Still, no matter how promising the technologies in the pipeline are, Katie understands that they won’t get drafted into the fight against climate change without better public understanding of and support for nuclear power. Katie spends a lot of time countering safety misconceptions associated with nuclear power. Her approach is not to challenge people or call them out for their misconceptions, but to meet them where they are. “The way I try to have these discussions is by constantly reaffirming that it’s okay and it’s reasonable to have these fears and not that they’re wrong and stupid for having these concerns, but in fact they’re smart for engaging with these ideas,” said Katie. “The important thing is to approach these conversations gently.”

Getting to net-zero is a big task. But doing it within the next thirty years will be monumental, especially given that global energy consumption is forecast to rise another 50 per cent over this period. The math is impossible to argue with: for the developed world as well as the developing, there is no way to meet the rising demand for energy and reach net-zero without nuclear power.

Take the case of the province of Ontario where its publicly-owned generator, Ontario Power Generation (OPG), undertook to close all of its coal stations. When Ontario was burning coal, the electricity sector contributed 17 per cent of the province’s total emissions. But after April 2014, when OPG burned its last piece of coal, electricity contributed just 2 per cent of Ontario’s emissions. It still stands as the world’s single largest climate change-specific action, and it could not have happened without nuclear power.

To get off coal—and quickly—Ontario contracted new generation from wind and solar. But the backbone of Ontario’s electricity system, hydro power, providing 25 per cent of electricity generating capacity, and nuclear, providing 60 per cent, are really what allowed the province to close its coal power plants and become a world-leader in reducing the carbon intensity of its electricity grid and industries.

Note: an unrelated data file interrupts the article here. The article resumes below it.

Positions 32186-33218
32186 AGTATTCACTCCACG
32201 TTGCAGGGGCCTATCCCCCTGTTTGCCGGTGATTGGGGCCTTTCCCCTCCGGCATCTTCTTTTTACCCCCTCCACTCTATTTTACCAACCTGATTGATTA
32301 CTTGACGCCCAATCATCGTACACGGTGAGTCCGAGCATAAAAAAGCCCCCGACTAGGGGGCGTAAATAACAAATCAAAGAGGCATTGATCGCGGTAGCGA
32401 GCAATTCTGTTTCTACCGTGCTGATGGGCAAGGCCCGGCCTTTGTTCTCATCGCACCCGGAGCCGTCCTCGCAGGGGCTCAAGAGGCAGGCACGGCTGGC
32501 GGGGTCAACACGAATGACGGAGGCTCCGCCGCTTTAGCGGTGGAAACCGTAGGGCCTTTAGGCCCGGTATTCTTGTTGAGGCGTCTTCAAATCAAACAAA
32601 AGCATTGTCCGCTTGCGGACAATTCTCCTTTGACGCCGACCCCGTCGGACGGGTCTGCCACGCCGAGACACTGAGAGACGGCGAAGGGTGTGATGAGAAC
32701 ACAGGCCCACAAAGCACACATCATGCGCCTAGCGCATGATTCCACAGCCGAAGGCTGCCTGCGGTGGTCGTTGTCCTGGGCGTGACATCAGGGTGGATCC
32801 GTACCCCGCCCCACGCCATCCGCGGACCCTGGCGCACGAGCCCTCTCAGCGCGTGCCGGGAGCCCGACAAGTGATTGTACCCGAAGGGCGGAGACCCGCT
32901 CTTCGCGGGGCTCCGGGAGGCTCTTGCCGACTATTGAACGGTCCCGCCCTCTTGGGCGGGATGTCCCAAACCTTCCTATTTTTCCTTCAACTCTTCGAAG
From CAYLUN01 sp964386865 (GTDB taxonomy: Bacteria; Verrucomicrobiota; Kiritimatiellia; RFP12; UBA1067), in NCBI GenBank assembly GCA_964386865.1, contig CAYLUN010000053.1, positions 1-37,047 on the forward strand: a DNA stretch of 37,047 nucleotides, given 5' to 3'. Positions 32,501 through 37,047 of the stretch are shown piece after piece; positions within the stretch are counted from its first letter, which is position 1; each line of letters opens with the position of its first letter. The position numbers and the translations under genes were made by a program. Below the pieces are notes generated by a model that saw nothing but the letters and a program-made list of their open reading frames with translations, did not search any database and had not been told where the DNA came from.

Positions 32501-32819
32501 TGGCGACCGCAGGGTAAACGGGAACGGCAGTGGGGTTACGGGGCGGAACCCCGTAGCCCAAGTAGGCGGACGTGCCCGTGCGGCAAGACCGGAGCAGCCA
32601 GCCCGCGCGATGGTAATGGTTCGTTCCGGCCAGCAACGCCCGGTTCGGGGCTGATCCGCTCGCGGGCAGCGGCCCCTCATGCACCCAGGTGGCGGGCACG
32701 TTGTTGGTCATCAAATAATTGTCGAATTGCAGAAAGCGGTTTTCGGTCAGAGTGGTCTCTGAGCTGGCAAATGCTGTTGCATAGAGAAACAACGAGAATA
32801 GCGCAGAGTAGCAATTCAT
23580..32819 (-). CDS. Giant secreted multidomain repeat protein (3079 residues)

To continue decarbonizing Ontario and continue leading the world in the fight against climate change, in 2020 OPG committed to becoming a net-zero company by 2040 and a catalyst for helping other businesses achieve net-zero by 2050. With the refurbishment of existing nuclear plants well underway and OPGs investments into the SMRs of the future, Ontario is well positioned to continue electrifying its economy and driving down emissions.

Here, Ontario is not alone. It is no coincidence that the places that are winning the race towards decarbonization and net-zero—Sweden, France, Belgium—are also places that have invested heavily in nuclear. In fact, according to the International Energy Association, "Over the past 50 years, the use of nuclear power has reduced CO2 emissions by over 60 gigatonnes – nearly two years’ worth of global energy-related emissions." That’s a promising statistic, but it is just a start. To get to net-zero—and fast—the world needs far more nuclear.

Nuclear Katie, for her part, is optimistic. She wants the next decade to be as disruptive as the last one, with new technologies and possibilities that will enable the wider adoption of nuclear energy. Katie is proud to call herself a climate challenger, because she is standing up and working towards a world with fewer CO2 and a world where we limit the worst effects of climate change. “We’re not challenging the science of climate change, we’re challenging the CO2 molecules in the atmosphere.”

Facts about nuclear


of Ontario's power is generated by carbon-free nuclear energy

60+ gigatonnes

of CO2 emissions (worldwide) are avoided by using nuclear power 

1 soda can

can store one person's entire lifetime worth of fuel waste from 100% nuclear power

Nuclear by-products

may be recycled as an energy source in the future

Episode highlights

The information, statements, comments, views and opinions expressed during this podcast are solely those of the program participants and do not necessarily represent those of Ontario Power Generation Inc. or its affiliates.